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About this blog

Announcements, stories and industry interest posts for users of Corona, the 2D game engine from Corona Labs.

Entries in this blog


Welcome to this week’s From the Forum. In this post, we highlight a few Corona Community Forums posts that cover important topics.


In this thread, our original poster was looking for various ways to animate a checkmark. Our enterprising developers chimed in with several ways to create checkmarks on the fly.


Long-time Corona developer Graham Ransom, mastermind behind Glitch Games and their amazing adventures, has created a new code library for you. Many of you have used his various “GG” libraries over the years, so check out this new awesomeness!

In-game currency

“Where do you get started?” was what the original poster asked. Check out the advice in this thread about some considerations when implementing an in-game economy.

Do you have a particular forum thread that was helpful for you? Let us know about it! Email, put FTF: and the forum title in the subject, and include the URL in the email. We will consider adding it to an upcoming edition of From the Forum.

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Now that iOS 11 has been officially released, there are several things you must do to prepare iOS apps for submission to Apple. Also, the upcoming iPhone X creates some unique challenges when creating a user interface, so we’ve added some useful new APIs to help you adjust your UI.


Starting with iOS 11, Apple now requires that you include an Icon-1024.png file in your app package. However, current Corona-built apps cannot find that file correctly using the CFBundleIconFiles table. Thus, to make this work today and going forward, you must switch from using static icons to using the modern Images.xcassets package.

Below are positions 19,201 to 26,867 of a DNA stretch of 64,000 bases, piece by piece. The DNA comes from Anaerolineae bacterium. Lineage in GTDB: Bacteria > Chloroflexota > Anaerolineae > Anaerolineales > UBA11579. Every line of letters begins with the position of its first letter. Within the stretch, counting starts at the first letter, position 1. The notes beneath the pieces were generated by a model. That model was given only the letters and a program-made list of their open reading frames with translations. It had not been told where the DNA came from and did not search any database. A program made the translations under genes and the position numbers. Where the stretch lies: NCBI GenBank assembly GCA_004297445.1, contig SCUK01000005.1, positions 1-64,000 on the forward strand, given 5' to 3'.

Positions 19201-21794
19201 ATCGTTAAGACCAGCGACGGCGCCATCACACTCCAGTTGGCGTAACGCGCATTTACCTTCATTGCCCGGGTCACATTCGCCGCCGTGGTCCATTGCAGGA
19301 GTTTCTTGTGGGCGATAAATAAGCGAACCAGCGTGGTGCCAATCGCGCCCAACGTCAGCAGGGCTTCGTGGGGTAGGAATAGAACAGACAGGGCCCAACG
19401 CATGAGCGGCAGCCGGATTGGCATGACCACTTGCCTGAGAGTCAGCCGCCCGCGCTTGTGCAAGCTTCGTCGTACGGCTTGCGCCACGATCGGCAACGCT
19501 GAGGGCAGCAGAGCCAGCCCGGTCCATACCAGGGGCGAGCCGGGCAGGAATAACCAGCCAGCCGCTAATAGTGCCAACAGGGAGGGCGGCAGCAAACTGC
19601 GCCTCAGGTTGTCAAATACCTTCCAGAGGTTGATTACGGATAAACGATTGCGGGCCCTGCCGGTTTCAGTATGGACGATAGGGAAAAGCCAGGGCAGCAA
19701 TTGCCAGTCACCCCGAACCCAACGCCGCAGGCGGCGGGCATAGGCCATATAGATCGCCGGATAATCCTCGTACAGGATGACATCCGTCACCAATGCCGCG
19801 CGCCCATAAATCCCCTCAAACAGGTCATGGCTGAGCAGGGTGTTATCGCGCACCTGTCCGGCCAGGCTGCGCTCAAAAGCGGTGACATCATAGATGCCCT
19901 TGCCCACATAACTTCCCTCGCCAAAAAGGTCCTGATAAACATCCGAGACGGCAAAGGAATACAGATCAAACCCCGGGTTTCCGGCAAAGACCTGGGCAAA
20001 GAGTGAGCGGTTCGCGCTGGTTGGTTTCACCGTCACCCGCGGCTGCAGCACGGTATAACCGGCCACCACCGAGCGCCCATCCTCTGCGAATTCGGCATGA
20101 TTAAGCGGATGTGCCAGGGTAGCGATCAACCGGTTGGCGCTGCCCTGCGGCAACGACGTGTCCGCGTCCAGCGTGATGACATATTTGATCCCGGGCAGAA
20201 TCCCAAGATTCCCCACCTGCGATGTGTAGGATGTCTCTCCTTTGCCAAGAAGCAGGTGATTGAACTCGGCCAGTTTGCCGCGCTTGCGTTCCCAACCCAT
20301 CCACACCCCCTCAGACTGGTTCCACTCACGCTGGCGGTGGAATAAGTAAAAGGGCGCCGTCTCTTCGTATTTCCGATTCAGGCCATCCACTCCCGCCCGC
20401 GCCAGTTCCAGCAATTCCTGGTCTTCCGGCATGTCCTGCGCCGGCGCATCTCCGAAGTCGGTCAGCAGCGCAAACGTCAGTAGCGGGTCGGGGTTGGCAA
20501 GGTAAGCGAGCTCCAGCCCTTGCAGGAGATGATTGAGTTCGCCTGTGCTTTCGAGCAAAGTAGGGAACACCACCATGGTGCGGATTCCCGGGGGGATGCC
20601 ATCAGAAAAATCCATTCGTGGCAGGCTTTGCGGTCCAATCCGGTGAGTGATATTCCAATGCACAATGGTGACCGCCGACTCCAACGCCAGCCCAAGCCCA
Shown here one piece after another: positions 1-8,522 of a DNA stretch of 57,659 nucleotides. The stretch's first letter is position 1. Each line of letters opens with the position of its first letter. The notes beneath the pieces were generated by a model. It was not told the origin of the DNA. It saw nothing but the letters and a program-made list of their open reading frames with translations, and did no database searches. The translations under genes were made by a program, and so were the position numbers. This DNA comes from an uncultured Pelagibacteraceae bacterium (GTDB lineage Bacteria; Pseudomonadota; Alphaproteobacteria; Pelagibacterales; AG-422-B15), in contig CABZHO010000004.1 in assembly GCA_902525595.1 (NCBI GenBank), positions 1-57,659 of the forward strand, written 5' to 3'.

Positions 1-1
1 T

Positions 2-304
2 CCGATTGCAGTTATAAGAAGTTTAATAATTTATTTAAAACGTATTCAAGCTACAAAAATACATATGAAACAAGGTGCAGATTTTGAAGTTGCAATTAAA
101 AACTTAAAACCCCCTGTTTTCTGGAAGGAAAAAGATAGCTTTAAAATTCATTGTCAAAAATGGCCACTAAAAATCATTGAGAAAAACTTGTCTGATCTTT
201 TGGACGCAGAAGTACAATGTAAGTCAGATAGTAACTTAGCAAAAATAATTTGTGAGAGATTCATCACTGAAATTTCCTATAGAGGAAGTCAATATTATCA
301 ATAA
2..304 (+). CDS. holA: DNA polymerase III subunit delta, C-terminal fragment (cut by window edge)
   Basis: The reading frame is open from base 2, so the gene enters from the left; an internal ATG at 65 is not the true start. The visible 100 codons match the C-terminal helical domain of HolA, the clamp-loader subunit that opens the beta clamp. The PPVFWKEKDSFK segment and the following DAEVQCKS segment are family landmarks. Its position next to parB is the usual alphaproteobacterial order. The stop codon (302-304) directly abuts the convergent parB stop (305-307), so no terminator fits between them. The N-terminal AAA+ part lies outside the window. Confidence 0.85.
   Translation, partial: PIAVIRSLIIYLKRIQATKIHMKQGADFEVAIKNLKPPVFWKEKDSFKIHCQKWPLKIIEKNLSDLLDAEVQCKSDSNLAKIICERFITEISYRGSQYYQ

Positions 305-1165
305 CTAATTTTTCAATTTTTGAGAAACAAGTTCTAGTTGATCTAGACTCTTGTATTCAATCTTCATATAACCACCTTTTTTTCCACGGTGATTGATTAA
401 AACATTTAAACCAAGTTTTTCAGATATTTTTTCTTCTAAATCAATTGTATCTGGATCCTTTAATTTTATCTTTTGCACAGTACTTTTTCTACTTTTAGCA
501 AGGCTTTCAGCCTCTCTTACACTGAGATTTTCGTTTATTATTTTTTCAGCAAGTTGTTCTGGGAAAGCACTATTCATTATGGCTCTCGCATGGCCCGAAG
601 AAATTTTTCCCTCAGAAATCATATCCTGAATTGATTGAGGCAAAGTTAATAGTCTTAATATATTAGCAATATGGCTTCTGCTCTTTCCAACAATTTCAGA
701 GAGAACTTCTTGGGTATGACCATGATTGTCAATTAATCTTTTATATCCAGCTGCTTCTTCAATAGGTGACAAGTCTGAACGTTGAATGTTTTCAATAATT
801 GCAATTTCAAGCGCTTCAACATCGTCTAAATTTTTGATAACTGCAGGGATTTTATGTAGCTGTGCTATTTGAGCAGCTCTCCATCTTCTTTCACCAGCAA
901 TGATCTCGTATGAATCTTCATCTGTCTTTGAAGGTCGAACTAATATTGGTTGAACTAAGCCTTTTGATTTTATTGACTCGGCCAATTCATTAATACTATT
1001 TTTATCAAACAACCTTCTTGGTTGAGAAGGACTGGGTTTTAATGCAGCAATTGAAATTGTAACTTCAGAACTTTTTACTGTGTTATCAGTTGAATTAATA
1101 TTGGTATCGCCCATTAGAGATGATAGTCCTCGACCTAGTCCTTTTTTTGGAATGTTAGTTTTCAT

Starting with daily build 2017.3144, you can easily implement the Images.xcassets method — simply consult our Managing Xcode Assets guide for instructions.

Safe areas

The iPhone X creates a unique challenge for app developers. Between rounded corners and the sensor housing protruding into the screen, developers need a way to know where they can safely place critical UI elements so that they are fully visible and accessible to users. Toward this end, Apple has provided this helpful guide outlining what you need to do.


In short, you need to fill the entire screen, including areas outside the “safe area” (the darker region bounded with the red line in the illustration). Also note that the iPhone X has an extra-tall aspect ratio of 2.165:1 — surpassing even the 2:1 aspect ratio of the Samsung S8 — so for a Corona content area size of 320×480, you will need to fill a total area of 360×693 for the iPhone X screen and iPad screens.

Even more importantly, your app should not place important UI elements like buttons, scores, navigation elements, etc. outside of the “safe area” on the screen. In truth, the “safe area” is not a new concept with the iPhone X — for instance, TVs have overscan areas and some mobile devices utilize status bars and soft button rows where you shouldn’t be placing UI elements.

To address this, starting with daily build 2017.3135, we added several new properties and a new function which you can use to determine the safe zone on the screen. These additions to the display library include: